Jesus knew that a powerhouse proclamation right there by the Jordan River would most likely not lead them into an all-out life transformation. He knew that kind of change would require walking together—a series of conversations, rooted in listening, and spanning over time. The ultimate invitation is to walk with him. To experience him.

The very first words of Jesus in the gospel of John do not come to us in the form of a proclamation—they arrive as a question that tries to get at the heart of who we are, followed by an invitation into an ongoing conversation and relationship journey with him.

One of the most fascinating stats from the Reviving Evangelism study (Barna/Alpha USA) had to do with the top qualities spiritually curious non-Christians in America are looking for in a person with whom to talk about faith. First and foremost was someone who “listens without judgment.” Spiritually curious people want to be able to bring things up, introduce controversial topics and doubts, and ask questions without feeling like Christians are judging every word they’re saying or dismissing them because of a long-held belief. In fact, 62 percent of non-Christians and lapsed Christians say that someone who listens without judgment would be the best person to talk with about faith: significantly higher than any other quality reported…

If you read the gospels through this lens, you’ll see that this is the Jesus way. He is constantly drawing people into conversations, listening, abstaining from judgment, and

allowing the person to come to conclusions on their own…

By the way, do you know what spiritually curious non-Christians say are the least helpful qualities when it comes to discussing faith?

Christians who have all the answers.

Christians who are quick to point out the inconsistencies in other people’s perspectives.

Christians who are good at debating topics.

And yet those three so clearly define much of the modern Christian approach to evangelism and evangelism training in our country today.

As my children have grown older, I’ve thankfully noticed how my parenting style must change along with their development. When they were six years old, a directive parenting style fit well: I would clearly proclaim the truth and what they needed to do. Now that my children are entering their teenage years, I’ve quickly realized how my parenting communication style needs to shift from directive to drawing them out. I can’t just pick up the proverbial hammer and nail some statement down for them like I used to. I need to involve their heart and mind in a conversational process. As I’ve studied the listening data on evangelism above, I’m wondering if we haven’t been approaching non-Christians with a parenting-a-six-year-old style of communication and then wondering why they aren’t complying with our direct proclamations.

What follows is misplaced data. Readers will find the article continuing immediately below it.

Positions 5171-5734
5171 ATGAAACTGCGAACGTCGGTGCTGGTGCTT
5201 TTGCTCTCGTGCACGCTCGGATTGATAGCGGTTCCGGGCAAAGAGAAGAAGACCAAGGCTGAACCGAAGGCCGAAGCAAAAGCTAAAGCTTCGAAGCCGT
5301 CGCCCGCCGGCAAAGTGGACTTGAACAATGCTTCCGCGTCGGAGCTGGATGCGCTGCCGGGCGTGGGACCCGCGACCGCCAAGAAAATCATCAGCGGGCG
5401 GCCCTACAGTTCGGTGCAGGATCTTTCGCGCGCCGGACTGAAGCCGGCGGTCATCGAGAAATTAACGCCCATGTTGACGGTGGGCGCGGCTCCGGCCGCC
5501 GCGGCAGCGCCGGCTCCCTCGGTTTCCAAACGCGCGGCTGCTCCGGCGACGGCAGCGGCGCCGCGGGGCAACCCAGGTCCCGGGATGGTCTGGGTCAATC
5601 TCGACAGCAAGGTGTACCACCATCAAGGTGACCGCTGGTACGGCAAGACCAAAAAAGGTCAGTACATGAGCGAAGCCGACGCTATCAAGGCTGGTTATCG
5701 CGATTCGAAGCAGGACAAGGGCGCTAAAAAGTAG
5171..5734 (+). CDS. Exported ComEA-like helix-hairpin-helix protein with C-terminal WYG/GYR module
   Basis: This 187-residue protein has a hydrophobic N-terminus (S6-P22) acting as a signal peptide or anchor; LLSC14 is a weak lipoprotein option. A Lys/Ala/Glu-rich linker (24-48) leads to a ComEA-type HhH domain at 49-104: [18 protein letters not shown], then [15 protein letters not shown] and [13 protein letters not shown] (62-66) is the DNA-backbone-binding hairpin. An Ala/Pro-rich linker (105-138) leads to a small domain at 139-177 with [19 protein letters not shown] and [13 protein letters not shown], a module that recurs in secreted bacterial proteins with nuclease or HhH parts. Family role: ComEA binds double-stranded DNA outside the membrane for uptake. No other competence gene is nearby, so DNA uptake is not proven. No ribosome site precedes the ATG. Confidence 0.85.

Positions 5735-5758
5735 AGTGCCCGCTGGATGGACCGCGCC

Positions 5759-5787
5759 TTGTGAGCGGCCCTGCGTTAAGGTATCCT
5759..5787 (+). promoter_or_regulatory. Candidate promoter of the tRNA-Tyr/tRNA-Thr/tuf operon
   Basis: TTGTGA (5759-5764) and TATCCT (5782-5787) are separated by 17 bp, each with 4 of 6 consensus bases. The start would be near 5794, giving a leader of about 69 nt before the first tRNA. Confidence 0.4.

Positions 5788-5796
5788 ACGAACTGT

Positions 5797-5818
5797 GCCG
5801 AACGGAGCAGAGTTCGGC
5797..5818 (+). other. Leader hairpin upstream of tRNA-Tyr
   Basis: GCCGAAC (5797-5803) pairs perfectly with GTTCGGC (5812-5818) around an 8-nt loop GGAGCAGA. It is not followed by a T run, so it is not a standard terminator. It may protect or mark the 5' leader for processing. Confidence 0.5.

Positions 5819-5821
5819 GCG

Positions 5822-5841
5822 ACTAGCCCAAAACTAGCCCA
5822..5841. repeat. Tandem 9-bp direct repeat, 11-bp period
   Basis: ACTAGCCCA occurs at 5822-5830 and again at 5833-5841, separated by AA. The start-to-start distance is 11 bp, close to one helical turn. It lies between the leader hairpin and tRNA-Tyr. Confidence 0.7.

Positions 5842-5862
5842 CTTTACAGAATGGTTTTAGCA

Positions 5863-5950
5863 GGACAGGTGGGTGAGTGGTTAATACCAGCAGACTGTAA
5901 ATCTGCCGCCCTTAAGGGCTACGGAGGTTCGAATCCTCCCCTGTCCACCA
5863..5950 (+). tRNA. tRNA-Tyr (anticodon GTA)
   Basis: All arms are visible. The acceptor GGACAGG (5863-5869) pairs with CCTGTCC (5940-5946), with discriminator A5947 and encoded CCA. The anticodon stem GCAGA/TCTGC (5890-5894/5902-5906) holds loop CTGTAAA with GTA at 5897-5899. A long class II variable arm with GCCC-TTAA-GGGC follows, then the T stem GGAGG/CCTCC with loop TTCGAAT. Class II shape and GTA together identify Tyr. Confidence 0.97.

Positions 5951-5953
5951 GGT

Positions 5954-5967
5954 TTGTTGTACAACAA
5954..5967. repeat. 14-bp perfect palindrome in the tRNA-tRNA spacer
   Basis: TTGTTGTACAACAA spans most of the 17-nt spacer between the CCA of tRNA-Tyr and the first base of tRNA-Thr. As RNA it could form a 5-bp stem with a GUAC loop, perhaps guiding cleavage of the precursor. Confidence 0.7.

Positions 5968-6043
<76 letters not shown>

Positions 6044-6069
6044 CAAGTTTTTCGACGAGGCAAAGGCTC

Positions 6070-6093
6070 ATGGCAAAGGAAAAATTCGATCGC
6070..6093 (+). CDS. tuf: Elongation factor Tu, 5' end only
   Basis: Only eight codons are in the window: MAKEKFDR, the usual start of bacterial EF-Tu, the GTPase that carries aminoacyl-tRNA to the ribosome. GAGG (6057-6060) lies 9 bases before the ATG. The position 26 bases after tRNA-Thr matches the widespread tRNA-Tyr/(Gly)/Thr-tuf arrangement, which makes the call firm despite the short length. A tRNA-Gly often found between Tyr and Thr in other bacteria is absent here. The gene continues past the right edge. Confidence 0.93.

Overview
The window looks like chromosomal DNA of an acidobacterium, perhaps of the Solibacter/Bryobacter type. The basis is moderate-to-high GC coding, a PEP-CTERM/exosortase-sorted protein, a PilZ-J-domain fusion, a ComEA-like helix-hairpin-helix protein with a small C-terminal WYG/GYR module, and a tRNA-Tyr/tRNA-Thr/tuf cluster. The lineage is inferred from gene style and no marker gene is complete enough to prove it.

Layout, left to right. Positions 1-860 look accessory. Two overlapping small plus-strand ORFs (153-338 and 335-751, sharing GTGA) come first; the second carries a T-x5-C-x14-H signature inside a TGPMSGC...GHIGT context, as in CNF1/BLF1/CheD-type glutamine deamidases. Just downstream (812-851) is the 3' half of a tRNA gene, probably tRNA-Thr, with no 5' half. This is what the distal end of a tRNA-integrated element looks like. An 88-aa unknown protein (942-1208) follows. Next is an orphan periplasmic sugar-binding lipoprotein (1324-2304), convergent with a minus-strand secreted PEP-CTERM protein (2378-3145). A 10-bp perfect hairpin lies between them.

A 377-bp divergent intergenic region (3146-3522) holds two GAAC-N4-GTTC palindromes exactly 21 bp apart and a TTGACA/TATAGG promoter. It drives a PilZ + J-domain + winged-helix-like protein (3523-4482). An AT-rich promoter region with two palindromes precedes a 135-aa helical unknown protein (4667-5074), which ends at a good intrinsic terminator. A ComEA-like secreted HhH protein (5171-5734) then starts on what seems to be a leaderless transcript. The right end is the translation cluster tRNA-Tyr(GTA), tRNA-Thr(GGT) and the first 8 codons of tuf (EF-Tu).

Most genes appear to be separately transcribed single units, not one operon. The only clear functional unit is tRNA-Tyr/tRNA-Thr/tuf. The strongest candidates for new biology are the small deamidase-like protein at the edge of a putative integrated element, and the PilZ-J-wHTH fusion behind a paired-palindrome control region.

Are we missing the qualities our changing and spiritually hungry world is longing for? What if, in order to revive evangelism, we have to move more toward conversation, not just proclamation? What if the skill of listening and spaces to be heard are the missing keys in our post-everything era?


If you want to dive deeper into building healthy teams, join Craig Springer and Todd Proctor in a FREE webinar on Tuesday, March 16 at 12:00 p.m. ET.

We are better together!

“I have given them the glory that you gave me, that they may be one as we are one—I in them and you in me—so that they may be brought to complete unity. Then the world will know that you sent me and have loved them even as you have loved me.”
John 17:22-23